Putting aside the argument of Jesus’ divinity for another time, the funny thing is that Storr is actually correct about the Church being a cult, at least in the original sense of the word which used to refer to just about any type of systematic religious belief. But by the end of the 1970’s, after events like the Jonestown Massacre and the Manson Family murders, the word ‘cult’ has taken on a more specific usage. The American Heritage Dictionary now defines a cult primarily as “a religion or religious sect generally considered to be extremist or false, with its followers often living in an unconventional manner under the guidance of an authoritarian, charismatic leader.” And that new definition doesn’t really apply to Christianity, or the Catholic Church in particular. Or does it? (Dom Dom Dommmmm!) It doesn’t take long poking around the Internet (try ten seconds) to find out there are a number of folks who believe that it most certainly does apply. Over at, which is a site edited by users much like Wikipedia (that font of all wisdom), the CORRECT answer given to the question “Why is the Catholic Church considered a cult?” is  given as “The Catholic Church is considered a cult (traditionally, especially in ancient Rome) because it focuses belief around a central human (well physical) figure with a radical and new (for the time) teaching. Currently they give all power to a single leader (the pope) leading it to being similar to a cult of personality or even a normal cult. It also has extremist views in some areas, like homosexuality, abortion, and stem cell research.” Wow. Based on that, it sounds like all we Catholic cultists are missing is Richard Lynch and a can of gasoline.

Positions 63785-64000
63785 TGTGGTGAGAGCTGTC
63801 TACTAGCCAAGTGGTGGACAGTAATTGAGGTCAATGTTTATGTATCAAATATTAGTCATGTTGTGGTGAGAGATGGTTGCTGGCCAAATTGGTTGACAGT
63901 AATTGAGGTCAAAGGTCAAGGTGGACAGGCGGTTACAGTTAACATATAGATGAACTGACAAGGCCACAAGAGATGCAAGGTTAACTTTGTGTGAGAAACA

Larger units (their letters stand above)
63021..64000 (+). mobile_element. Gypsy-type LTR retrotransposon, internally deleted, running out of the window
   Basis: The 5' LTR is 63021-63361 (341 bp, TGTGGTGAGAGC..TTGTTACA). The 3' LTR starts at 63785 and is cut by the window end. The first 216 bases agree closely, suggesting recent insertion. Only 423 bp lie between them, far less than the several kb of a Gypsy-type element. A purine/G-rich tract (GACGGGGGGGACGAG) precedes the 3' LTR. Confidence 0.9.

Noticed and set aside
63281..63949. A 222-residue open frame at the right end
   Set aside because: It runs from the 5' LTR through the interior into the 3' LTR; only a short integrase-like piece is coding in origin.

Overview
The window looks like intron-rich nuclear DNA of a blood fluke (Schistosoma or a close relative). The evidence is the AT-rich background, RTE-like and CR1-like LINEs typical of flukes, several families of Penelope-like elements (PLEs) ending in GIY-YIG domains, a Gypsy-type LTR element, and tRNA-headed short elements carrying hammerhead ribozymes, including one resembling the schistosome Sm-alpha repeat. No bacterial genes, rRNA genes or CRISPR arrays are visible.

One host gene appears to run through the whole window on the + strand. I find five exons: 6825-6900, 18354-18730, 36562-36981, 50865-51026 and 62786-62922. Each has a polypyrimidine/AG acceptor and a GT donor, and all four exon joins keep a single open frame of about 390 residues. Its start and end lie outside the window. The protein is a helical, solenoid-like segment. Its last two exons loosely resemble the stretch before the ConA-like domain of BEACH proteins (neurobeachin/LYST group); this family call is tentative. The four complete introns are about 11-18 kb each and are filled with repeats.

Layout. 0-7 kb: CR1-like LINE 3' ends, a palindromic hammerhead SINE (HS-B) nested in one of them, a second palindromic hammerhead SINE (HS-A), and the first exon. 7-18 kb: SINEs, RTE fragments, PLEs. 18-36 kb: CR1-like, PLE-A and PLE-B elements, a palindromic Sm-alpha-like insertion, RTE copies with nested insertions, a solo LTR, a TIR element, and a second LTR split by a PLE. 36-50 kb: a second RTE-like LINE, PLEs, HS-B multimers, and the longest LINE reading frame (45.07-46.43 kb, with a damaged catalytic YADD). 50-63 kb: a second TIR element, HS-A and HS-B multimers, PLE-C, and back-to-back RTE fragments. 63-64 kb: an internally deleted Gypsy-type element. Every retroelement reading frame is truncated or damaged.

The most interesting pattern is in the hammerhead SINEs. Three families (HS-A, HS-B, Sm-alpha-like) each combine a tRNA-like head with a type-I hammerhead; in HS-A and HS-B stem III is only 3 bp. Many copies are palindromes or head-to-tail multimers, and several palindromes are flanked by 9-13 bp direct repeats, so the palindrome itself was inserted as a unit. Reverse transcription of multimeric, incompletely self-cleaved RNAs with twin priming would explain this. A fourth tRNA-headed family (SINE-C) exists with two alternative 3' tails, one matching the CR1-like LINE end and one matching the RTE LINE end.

It seems pretty clear that the respondent at is someone disgruntled over the Church’s inability (not unwillingness, inability) to change her (EXTREME!) teachings on sexual issues. But be that as it may, it shows that the mindset to declare the Catholic Church a cult is still out there. And given that, it might be a fun and useful mental exercise to compare a few major points and see if we can’t figure out some things that make the Church different from a cult.




“Hi, I’m in a mind-numbing freedom-stealing cult. Want to join?” Pretty bad approach, huh? Common sense tells us that no group is going to tell you up front they are a cult. New members are often deliberately deceived about the obligations of belonging to the group until after they’ve already joined.